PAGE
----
The path back to the office

As our leadership team planned for and rolled out our back-to-work initiative for more than 30 employees at NetCenergy LLC, we recognized we liked to be together in one office. But we wondered what the staff would say.

When the pandemic started, we knew that working from home would be seamless for our staff. As information technology professionals who spend time both in our office and in clients’ physical space, we had the skills and know-how to make that work. In fact, in March 2020, when the COVID-19 pandemic began, we limited our in-the-office staff to only one person per day. While we all missed the live, real-time collaboration, our video tools and remote access helped us feel like we were together.

In the spring of this year, as signs of the pandemic-designated restrictions were lifting, we began the discussion about bringing employees back to the office. We believed communication was key. The leadership team met one on one and in person with each employee to assess their readiness to return to our workplace. Given three months of advance notice, could they arrange child care, commuting and other facets of daily in-office life? Did we need to offer a hybrid schedule?

We were thrilled with the consensus to return to our office, and we put a plan in motion to make that happen on July 6, discontinuing all work from home. (We were also heartened by our teams’ overall confidence in the efficacy of the vaccine.) That first day was marked by lots of COVID-safe elbow-bumping, a catered reception for our entire crew and a companywide meeting at our Cranston office.

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We put a plan in motion … discontinuing all work from home.

While some of us are resuming pre-pandemic office hours, other companies are still remote and/or moving to a hybrid model. Our pro tip for businesses in these situations is to ensure remote access to your IT systems are secure.

Basically, working remotely isn’t just about gaining access. It has to be secure access. As we saw in the headlines, when Colonial Pipeline was forced to connect its network to the internet for work-from-home employee access, their sloppy security protocols left the network open to attack and an eventual shutdown. It was a very expensive lesson.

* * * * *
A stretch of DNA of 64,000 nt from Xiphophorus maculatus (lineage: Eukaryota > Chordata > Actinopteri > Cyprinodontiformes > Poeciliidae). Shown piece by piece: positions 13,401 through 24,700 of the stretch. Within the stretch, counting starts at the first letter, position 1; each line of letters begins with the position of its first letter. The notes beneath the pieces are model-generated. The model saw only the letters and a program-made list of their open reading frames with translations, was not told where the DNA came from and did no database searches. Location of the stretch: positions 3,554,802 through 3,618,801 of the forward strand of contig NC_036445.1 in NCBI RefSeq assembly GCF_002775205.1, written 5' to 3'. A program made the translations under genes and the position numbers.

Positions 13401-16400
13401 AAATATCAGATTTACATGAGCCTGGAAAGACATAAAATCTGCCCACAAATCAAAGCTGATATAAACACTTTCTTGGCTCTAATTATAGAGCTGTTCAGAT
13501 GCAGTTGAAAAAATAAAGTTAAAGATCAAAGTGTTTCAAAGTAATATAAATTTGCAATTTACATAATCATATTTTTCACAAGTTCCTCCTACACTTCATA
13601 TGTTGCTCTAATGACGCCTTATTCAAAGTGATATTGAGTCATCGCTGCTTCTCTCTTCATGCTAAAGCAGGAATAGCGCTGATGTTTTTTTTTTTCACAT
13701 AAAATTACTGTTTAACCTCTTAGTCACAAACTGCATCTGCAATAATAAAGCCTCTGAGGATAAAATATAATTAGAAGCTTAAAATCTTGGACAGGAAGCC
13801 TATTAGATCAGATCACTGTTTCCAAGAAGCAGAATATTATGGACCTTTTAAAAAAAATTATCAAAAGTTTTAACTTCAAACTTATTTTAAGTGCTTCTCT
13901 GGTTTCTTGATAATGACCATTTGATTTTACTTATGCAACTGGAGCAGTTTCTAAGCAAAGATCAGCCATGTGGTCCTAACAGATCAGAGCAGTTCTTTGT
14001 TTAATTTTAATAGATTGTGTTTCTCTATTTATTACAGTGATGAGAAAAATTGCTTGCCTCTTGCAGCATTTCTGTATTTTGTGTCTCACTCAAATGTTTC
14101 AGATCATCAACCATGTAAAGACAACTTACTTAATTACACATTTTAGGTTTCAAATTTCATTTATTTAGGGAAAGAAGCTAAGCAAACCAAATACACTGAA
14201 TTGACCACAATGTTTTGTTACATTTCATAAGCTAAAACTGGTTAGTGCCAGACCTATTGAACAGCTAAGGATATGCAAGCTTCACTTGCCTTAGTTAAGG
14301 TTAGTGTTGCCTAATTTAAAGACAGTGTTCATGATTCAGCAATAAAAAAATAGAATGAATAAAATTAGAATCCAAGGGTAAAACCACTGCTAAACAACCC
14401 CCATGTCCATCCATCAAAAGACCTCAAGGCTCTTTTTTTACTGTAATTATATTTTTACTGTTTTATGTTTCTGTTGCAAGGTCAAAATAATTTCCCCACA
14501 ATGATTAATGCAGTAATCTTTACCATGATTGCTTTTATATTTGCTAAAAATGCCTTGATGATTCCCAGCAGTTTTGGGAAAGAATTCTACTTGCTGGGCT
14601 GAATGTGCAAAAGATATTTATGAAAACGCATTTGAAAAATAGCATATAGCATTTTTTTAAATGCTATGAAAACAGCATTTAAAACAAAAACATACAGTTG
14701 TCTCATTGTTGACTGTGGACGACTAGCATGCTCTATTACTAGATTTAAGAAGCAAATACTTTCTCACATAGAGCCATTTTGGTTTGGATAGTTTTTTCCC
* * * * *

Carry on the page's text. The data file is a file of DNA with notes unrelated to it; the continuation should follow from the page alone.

Like many IT providers, we were busy at the start of the crisis securing remote access for our clients’ critical team members, first in a hybrid model … but that quickly escalated. As the pandemic worsened and appeared to be lasting longer than anyone expected, our clients increased the numbers of remote workers requiring additional support.

For our clients, most of whom we work with via a managed service contract which did not cover launching a remote workforce in fire-drill mode, we decided not to charge for this additional work. We felt we were all in this together; we needed to step up and help our clients leverage IT to solve their pandemic-created business challenges. Our employees rose to the challenge and got the job done.

Now, as we resume our face-to-face client meetings, it’s been interesting and informative to learn firsthand how our clients have survived this ordeal. We are happy to report no breaches or downtime or other crises in our family of clients.

Those of us in business understand two things: you are only as good as your team and don’t be afraid to go the extra mile for clients.

Your professionals on the front lines who personify your entire organization are key to your success. We know that demonstrating our heartfelt appreciation for our employees in our return-to-work approach aligns with our overall philosophy and results in a solid team with low turnover.

Our clients have expressed their immense gratitude for our unswerving support amid the fear and crisis of the pandemic. We are happy to be back to work – both to collaborate with our team and to support our clients. Now more than ever, we are all in this together.

Donald Nokes is the president and co-founder of NetCenergy LLC, an information technology support firm in Cranston.

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